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09/24/71 Alabama Power Company, v. Federal Power Commission

September 24, 1971




Fahy, Senior Circuit Judge, and Leventhal and Robb, Circuit Judges.




This case is before us on a petition to review an order of the Federal Power Commission requiring petitioner to pay $287,867 as its share of the annual interest, depreciation, and maintenance costs, during the period 1961-63, for that portion of the federally owned Allatoona Dam which supplied headwater benefits to four downstream facilities licensed to petitioner. Petitioner does not dispute its obligations to pay some portion of the costs; its contention is that the amount assessed by the Commission was excessive. The Secretary of the Interior intervened in support of the Commission's order. *fn1 We affirm. I. GENERAL BACKGROUND

Section 10(f) of the Federal Power Act *fn2 applies whenever the owner of a hydroelectric project licensed by the Commission is benefited by the operation of headwater improvement -- for example, through the release of water by the upstream dam that can be used to generate additional power at the licensee's downstream site. It requires the Commission to order the downstream licensee to reimburse the owner of the headwater improvement "for such part of the annual charges for interest, maintenance, and depreciation thereon as the Commission may deem equitable." The costs to be allocated are those charged to the "joint-use" facilities of the upstream plant, i. e. the dam and reservoir, which contribute to the production of power both at the upstream and at the downstream projects. *fn3 There is no allocation under 10(f) of the costs of the "specific power facilities" of the upstream plant -- e.g., its power house and equipment -- which relate solely to the generation of power at that plant, and contribute nothing to the generation of power downstream.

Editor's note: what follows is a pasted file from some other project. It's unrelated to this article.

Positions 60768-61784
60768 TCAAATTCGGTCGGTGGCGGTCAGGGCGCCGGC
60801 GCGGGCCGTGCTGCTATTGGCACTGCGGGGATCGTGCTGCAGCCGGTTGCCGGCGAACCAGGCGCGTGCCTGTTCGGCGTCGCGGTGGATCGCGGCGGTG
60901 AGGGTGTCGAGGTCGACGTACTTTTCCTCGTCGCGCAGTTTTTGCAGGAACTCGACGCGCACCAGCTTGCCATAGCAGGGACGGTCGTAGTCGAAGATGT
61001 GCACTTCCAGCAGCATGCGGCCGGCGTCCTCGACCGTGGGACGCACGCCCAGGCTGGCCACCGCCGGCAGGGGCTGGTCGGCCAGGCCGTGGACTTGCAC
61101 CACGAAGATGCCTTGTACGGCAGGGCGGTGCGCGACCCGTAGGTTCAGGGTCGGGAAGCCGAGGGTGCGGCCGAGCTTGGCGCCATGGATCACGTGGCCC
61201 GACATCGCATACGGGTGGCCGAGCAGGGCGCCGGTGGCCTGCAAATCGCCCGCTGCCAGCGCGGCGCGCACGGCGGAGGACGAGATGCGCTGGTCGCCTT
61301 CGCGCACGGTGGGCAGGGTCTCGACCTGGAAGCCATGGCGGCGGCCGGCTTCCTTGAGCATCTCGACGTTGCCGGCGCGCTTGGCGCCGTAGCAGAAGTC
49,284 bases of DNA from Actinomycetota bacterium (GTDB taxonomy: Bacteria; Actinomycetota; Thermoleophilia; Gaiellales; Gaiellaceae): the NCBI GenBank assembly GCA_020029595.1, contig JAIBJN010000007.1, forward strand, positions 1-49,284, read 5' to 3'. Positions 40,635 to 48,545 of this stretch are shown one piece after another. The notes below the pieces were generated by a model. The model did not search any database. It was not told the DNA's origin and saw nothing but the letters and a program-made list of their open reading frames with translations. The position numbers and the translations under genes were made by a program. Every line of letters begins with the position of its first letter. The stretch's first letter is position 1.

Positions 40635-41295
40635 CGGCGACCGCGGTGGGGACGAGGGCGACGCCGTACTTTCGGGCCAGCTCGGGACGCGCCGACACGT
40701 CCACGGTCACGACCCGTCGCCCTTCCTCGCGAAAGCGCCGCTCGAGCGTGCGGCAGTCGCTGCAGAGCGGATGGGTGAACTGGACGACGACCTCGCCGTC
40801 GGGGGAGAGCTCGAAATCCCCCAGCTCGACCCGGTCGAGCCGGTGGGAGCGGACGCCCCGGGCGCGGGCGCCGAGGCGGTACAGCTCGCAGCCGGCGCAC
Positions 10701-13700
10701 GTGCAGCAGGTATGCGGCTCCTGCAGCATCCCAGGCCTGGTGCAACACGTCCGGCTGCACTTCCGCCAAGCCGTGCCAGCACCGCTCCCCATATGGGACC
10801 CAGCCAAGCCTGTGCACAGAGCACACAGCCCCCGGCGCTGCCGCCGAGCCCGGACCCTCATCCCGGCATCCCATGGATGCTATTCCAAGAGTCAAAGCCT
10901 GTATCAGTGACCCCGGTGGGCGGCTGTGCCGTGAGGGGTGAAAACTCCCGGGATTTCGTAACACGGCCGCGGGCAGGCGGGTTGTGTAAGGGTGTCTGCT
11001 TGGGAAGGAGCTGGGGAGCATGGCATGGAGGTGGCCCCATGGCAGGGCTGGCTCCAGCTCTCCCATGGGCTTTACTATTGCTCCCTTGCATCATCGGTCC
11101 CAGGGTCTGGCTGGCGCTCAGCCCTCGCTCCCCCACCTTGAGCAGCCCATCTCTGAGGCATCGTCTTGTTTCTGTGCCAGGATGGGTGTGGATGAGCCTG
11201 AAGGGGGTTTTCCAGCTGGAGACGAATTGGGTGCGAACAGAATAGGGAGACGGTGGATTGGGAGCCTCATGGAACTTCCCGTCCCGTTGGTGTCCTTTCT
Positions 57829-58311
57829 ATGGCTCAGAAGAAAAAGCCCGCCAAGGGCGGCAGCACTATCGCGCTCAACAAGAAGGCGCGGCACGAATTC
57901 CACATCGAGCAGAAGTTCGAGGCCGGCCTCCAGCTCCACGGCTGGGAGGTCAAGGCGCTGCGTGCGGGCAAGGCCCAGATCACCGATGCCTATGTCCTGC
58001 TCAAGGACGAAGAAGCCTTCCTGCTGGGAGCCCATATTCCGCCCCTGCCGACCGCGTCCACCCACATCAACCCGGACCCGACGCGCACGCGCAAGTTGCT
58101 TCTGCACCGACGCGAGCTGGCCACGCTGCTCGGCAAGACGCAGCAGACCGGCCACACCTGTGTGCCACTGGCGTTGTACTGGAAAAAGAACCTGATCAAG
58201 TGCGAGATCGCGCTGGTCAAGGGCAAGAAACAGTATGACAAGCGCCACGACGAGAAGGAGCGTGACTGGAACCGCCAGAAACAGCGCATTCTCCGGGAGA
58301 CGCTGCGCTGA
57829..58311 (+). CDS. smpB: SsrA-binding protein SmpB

Petitioner Alabama Power ("Alabama") is the licensee of four hydroelectric projects on the Coosa River in the State of Alabama -- the Weiss, Lay, Mitchell, and Jordan Projects. Three of these -- Lay, Mitchell, and Jordan -- began operations between 1914 and 1929. They are run-of-the-river plants, having no seasonal storage capacity, and utilizing pondage flow of the stream as it reaches each project. When the federal Allatoona dam in northwest Georgia was completed in 1950, upstream of petitioner's project. *fn4 its substantial storage capability permitted Alabama to realize energy gains at these three downstream facilities. In a series of proceedings the Commission assessed charges for headwater benefits from the Allatoona dam for the period 1950 through 1960. *fn5 Alabama paid these charges without dispute.

In 1961, Alabama's Weiss Project went into operation. Located between Allatoona and the three older Alabama dams, Weiss has storage capacity and therefore can supply some of the power benefits that had previously been conferred on these facilities by Allatoona. *fn6 On September 28, 1966, the Commission issued its determination, without hearing, assessing Alabama $296,003 for headwater benefits provided by Allatoona to the four downstream projects during the period 1961 to 1963. 36 F.P.C. 701 (1966). Alabama applied for a hearing, which resulted in an order specifying a revised assessment of $287,867, an amount less than that proposed by the Examiner, Staff, or Interior, but higher than that envisaged by Alabama, who has taken this appeal. *fn7 II. REASONABLENESS OF THE COMMISSION'S METHODOLOGY

A. The Value Formula